Wat Phra Pai Luang:-Extensive Wat Phra Pai Luang is one of the oldest temples in the Sukhothai area. Thought to date from the end of the 12th or beginning of the 13th century, it was probably one of the most important in this region. Wat Phra Pai Luang was presumably the main wat of the old town at the time of the Khmer, before it was moved further south to its present position in the ruined city. Beautiful stucco adorns the steps of the chedi. The outside wall, foundations, and ruins of four rows of columns still remain from the wiharn.


Though less notorious than some of the temples in the old city, this is a nice one to visit thanks to thinner crowds. And save it for later in the day when you're winding your sightseeing down to enjoy the quiet sunset.

Wat Traphang Thong Lang:-You'll find Wat Traphang Thong Lang, with its remarkable stucco relief, on the road to Sukhothai. The flat relief on the southern side is the best of its type in the Sukhothai style; it shows Buddha, striding over steps, coming down from heaven Tavatimsa. Protected by two parasols, Buddha is accompanied by the Hindu goddesses Indra and Brahma as well as by worshippers. This is assumed to be the first visual representation of the stepping Buddha from the Sukhothai period.Another flat relief on the north side of the bot depicts, less artistically, Buddha taming the elephant Nalagiri, which his cousin Devadatta had set upon him. The relief on the west wall shows Buddha under a mango tree at the miracle of Sravasti.

Wat Chetuphon:-Wat Chetuphon houses a particularly beautiful example of classical Sukhothai-style - a stepping Buddha in stucco (the only one of four to be have been well preserved). The other three represent Buddha in sitting, standing, and reclining positions. The chedi in the form of a mondhop contains the Phra Si Arijya Metrai, the "Buddha of the future" statue. Wat Chetuphon also has an unusual feature of slate walls sculpted like wood.

Wat Sapan Hin:-Wat Sapan Hin lies on a hill at the edge of Yom plain and offers a fine view of the mountains and Si Satchanalai. A paved path leads to the monastery, giving it the name "temple of the stone bridge." This is where King Ramkhamhaeng celebrated the Thot-Kathin festival each October, marking the end of the Buddhist fasting period. There is an impressive 12.5-m high statue of a standing Buddha in Sukhothai style, leaning against a brick wall in the open. The right hand is raised in a protective gesture, and it is deeply revered by the population of the surrounding area. Nearby is a statue of a seated Buddha also in Sukhothai style. Ruins of another temple and a chedi can also be found in the area.

Wat Phra Bat Noi:-Wat Phra Bat Noi ("wat to Buddha's footprint") is also interesting with its unusual chedi, which represents a mixture of Thai and Khmer styles. The central part resting on a square basis has a niche on each side, occupied by a smaller Buddha figure. The lower part of the apex has vertical ribbing that, like the niches, is decorated with predominantly Hindu motifs. The footprint from the wiharn is in the Ramkhamhaeng Museum.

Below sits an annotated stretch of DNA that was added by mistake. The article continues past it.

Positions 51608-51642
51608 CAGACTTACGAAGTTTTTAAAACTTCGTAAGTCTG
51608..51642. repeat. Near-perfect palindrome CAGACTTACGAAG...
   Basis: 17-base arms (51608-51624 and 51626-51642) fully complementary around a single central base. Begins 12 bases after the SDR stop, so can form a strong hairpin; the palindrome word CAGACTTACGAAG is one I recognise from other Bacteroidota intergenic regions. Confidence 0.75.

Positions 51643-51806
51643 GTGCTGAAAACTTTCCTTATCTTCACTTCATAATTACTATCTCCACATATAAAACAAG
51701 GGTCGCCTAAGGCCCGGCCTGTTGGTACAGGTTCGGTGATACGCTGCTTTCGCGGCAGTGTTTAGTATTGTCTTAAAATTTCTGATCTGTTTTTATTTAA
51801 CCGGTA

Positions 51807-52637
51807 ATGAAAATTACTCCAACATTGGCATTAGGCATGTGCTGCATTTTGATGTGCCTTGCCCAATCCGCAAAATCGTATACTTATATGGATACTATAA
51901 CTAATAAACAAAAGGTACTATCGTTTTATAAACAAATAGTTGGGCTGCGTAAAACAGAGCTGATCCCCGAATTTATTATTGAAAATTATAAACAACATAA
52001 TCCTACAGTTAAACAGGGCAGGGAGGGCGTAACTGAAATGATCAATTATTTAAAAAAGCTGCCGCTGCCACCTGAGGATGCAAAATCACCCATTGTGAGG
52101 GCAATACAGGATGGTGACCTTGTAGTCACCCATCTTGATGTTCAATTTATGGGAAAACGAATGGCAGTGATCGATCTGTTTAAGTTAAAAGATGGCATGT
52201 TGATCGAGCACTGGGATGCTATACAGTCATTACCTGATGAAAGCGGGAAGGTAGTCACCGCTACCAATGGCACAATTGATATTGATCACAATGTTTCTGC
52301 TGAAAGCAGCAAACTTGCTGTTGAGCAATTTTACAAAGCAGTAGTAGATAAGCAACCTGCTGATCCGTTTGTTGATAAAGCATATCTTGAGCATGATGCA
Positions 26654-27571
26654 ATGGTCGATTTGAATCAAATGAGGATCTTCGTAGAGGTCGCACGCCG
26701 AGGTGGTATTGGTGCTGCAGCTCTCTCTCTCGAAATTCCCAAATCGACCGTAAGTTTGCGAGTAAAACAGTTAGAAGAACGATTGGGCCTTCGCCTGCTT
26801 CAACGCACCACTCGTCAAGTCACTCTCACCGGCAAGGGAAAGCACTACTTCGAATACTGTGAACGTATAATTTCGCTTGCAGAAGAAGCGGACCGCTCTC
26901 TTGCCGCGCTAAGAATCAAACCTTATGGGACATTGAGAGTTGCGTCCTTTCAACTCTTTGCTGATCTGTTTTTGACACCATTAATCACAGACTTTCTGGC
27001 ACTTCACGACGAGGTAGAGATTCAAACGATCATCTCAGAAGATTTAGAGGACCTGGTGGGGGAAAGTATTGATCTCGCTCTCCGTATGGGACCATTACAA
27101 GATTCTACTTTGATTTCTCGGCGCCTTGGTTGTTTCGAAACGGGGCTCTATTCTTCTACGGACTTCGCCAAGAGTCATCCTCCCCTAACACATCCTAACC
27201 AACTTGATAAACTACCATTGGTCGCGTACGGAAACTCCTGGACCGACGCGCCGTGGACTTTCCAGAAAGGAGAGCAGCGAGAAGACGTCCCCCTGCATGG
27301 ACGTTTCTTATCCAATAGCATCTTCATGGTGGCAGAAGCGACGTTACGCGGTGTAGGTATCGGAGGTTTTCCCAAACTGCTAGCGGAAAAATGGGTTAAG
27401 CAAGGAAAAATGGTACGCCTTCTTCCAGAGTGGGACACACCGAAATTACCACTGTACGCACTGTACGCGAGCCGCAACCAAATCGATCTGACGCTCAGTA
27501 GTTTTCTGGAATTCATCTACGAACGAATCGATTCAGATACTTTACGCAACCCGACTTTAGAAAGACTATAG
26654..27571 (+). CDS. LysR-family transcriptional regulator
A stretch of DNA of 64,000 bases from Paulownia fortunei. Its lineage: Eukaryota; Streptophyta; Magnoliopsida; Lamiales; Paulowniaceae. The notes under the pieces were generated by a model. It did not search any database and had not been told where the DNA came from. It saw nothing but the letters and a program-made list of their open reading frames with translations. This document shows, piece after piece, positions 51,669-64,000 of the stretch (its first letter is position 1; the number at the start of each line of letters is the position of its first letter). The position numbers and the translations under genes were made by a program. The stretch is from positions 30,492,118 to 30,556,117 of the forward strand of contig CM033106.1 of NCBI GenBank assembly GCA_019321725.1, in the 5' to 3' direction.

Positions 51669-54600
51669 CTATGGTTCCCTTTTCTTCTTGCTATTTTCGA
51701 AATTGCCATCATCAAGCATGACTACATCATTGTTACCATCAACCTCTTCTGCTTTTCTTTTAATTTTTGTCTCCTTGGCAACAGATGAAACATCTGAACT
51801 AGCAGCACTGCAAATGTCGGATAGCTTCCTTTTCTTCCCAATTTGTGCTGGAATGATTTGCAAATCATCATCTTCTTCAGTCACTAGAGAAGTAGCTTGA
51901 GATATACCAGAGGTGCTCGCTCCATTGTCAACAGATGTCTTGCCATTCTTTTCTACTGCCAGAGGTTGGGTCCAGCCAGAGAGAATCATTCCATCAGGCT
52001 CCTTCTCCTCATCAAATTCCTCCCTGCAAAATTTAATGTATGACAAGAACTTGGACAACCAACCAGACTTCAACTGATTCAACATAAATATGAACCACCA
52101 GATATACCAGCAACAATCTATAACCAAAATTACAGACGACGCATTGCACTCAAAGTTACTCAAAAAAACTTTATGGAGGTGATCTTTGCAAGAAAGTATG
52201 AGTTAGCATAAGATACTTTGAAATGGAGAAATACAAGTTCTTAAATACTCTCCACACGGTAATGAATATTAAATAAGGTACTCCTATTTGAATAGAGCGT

Ramkhamhaeng Museum:-Opened in 1964, the Ramkhamhaeng Museum contains numerous finds from Sukhothai, Si Satchanalai, and Kamphaeng Phet - the three capitals of the empire. The museum provides a good overview of the development of the Sukhothai style from the era of Khmer influence to the rise in popularity of the Ayutthaya style. Particularly noteworthy are a stepping Buddha (the finest example of this type), a seated Buddha from the Wat Chang Lom in Si Satchanalai (also on the ground floor), and a seated bronze Buddha (upper floor). In the museum garden are other statues and a ceramic kiln. The admission fee includes a detailed brochure in English.

Si Satchanalai National Park:-If you haven't had your fill of ruins once you've seen Sukhothai's Old City, pay a visit to Si Satchanalai, second only to Sukhothai in Thailand's early history. As in Sukhothai, there are remains of palaces, temples, and houses. The top three temples to see are Wat Phra Mahathat, Wat Chang Lom, and Wat Chedi Jet Taew. It's worth visiting in order to get a fuller picture of this once-flourishing area and the country's early kingdoms.

Celadon Kiln Site and Study Centre:-Here you'll find a study in ancient craftsmanship and production. Five hundred limestone kilns were found on this site, most of which are oval shaped and span 7 to 8 m wide. A number of celadon pots and other goods were also found still in excellent condition. Check out the excavated pieces, and take in an exhibit of other ancient finds while learning about the crafting process inside the center.